Tuesday, October 20, 2009

Tortured Soul

My sister has a serious problem but I don't think it requires a therapist or a doctor.  Just some serious understanding from those around her. I discovered something about her that really surprised me. She does not like ivy. My sister and I were sitting on a low-walled rock fence looking out over the landscape of changing colors, drinking some hot coffee in the cool air. Summer was fading away and bountiful autumn was stepping in taking over the scene. Across the way there was an meandering ivy plant, showing off its progress last spring as it made its way along the fence, relinquishing itself to the change in season. It was absolutely stunning, with its deep reds, oranges, yellows, dirty purples and greens. Maybe it was the caffeine boost I got from the coffee, but I couldn't stop talking about it. I went back in time reflecting back when I lived on the East coast with all the mature buildings and vegetation, nearly forgetting my sister was even sitting next to me. When I got back to being in our moment, I noticed how ominously quiet she was. Not a smile, nod or contribution to the conversation. You see, she never looked at the fence. Instead, she sat very quietly looking at her steamy reflection in the coffee tapping the side of her paper cup. "What's wrong sister?", I asked. She replied quietly but with a little hesitation, "The ivy... I don't see it that way, I see a mess". I couldn't tell if she was disappointed, sad or sick. There was an awkward moment of silence followed by a very deep thought when I suddenly busted up laughing. My sister had a problem with ivy!! You see, when I see beautiful ivy growing on a building or fence, I see a cute hobbit house or a stately building. I see a blending of nature and architecture. My gosh, I experience art, colors, texture, shapes, composition, moods. However, my poor sister sees an invasion, a plague. She sees rats. She sees little tendrils slipping into cracks and making bigger cracks. Simply put, she is a tortured soul.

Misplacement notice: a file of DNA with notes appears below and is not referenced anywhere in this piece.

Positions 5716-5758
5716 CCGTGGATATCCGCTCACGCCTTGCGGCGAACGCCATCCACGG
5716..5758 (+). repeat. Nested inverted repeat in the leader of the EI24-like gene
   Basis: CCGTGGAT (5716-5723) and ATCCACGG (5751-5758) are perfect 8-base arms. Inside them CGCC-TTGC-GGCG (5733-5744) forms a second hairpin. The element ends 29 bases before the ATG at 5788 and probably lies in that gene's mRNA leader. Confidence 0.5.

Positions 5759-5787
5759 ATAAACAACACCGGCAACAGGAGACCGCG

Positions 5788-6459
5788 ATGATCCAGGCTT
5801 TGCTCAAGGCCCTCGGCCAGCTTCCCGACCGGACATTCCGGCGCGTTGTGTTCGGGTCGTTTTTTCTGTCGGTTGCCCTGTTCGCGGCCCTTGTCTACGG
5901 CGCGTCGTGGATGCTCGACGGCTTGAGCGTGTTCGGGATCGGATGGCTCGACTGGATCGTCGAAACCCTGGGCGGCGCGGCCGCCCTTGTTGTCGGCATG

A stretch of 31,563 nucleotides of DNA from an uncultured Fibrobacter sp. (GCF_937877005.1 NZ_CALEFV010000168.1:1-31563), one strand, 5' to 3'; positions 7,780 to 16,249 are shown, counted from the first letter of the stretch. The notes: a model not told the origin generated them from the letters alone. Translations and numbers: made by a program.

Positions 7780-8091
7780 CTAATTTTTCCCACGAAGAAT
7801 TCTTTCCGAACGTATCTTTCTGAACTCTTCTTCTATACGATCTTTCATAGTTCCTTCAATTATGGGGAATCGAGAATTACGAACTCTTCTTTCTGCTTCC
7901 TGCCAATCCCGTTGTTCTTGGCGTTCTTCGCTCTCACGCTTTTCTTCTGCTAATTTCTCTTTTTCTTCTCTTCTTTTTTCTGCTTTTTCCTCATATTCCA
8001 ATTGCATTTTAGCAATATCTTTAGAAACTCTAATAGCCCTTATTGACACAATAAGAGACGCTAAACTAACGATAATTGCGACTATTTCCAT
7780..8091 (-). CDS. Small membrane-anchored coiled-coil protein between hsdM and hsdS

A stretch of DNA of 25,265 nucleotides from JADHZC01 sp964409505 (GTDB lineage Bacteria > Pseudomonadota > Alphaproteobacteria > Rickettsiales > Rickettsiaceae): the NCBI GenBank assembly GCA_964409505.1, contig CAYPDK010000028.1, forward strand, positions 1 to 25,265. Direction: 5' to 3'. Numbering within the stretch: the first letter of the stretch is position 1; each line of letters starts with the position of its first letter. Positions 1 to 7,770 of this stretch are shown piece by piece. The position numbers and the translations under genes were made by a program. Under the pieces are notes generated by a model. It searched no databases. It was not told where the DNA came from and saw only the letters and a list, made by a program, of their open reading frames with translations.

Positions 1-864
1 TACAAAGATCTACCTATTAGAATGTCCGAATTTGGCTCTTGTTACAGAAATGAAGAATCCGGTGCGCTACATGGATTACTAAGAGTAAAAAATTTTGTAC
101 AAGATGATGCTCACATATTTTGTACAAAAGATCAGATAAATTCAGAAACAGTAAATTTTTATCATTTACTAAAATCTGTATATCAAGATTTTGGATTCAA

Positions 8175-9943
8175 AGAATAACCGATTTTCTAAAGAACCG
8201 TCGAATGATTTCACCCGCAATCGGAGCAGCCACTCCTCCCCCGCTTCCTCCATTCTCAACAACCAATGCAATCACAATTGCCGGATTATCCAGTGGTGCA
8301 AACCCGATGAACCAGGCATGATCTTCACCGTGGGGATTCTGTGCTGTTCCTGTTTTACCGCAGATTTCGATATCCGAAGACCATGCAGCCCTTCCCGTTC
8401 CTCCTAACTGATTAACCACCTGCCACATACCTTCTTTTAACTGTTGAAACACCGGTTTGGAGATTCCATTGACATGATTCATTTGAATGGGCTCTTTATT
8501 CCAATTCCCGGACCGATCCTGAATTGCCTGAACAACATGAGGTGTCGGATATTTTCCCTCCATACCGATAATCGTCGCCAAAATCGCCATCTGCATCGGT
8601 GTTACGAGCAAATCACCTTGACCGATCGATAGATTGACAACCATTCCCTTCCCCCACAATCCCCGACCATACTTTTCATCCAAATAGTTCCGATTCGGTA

I continue to laugh with complete abandoned, shamelessly not taking my sisters recently unveiled neuroses into consideration. It all makes sense now. Her windows on her turn-of-the-century home are the best caulked windows in the northern hemisphere. How many times have I called her and she is got her caulking gun, sealing the windows around her house. If she isn't shopping for food, she is caulking. Thinking back on our childhood, I believe there is a very good explanation for her caulking and ivy-phobe behavior. Our older brother, during high school, had a part-time job cutting ivy from a condominium complex.  Any opportunity to creep us out, he did! He would go into detail about the rats, mice and voles living in the thick, lush, ground cover and the hundreds upon hundreds of snails, slugs and spiders. Admittedly, I have been forever cautious around ivy and always think twice about stepping in it, but my sister? I think she processed it a little differently. Ivy vines, Spanish Moss, and ground cover pose a serious life threat to her, squeezing the last bit of oxygen from her lungs, suffocating her into a complete state of stupor. All I can say is, thank goodness for home depot and caulking goo. Secretly, I think she keeps a little syringe of it in her purse...just in case.


Honor said...

well, as a long time gardner, I have had too many unpleasant experiences with ivy, and I tend think of it as the scourge of the botanical universe. At best, its green (most varieties, for most of the year), and short of a direct nuclear hit, it just keeps on growing...and growing, and growing!! But that's about all I can say about it in a positive light!! You?

Alex Apffel said...

I love this one. Your writing is so funny-yet so loving. Maybe you should start picking on somebody besides your sister!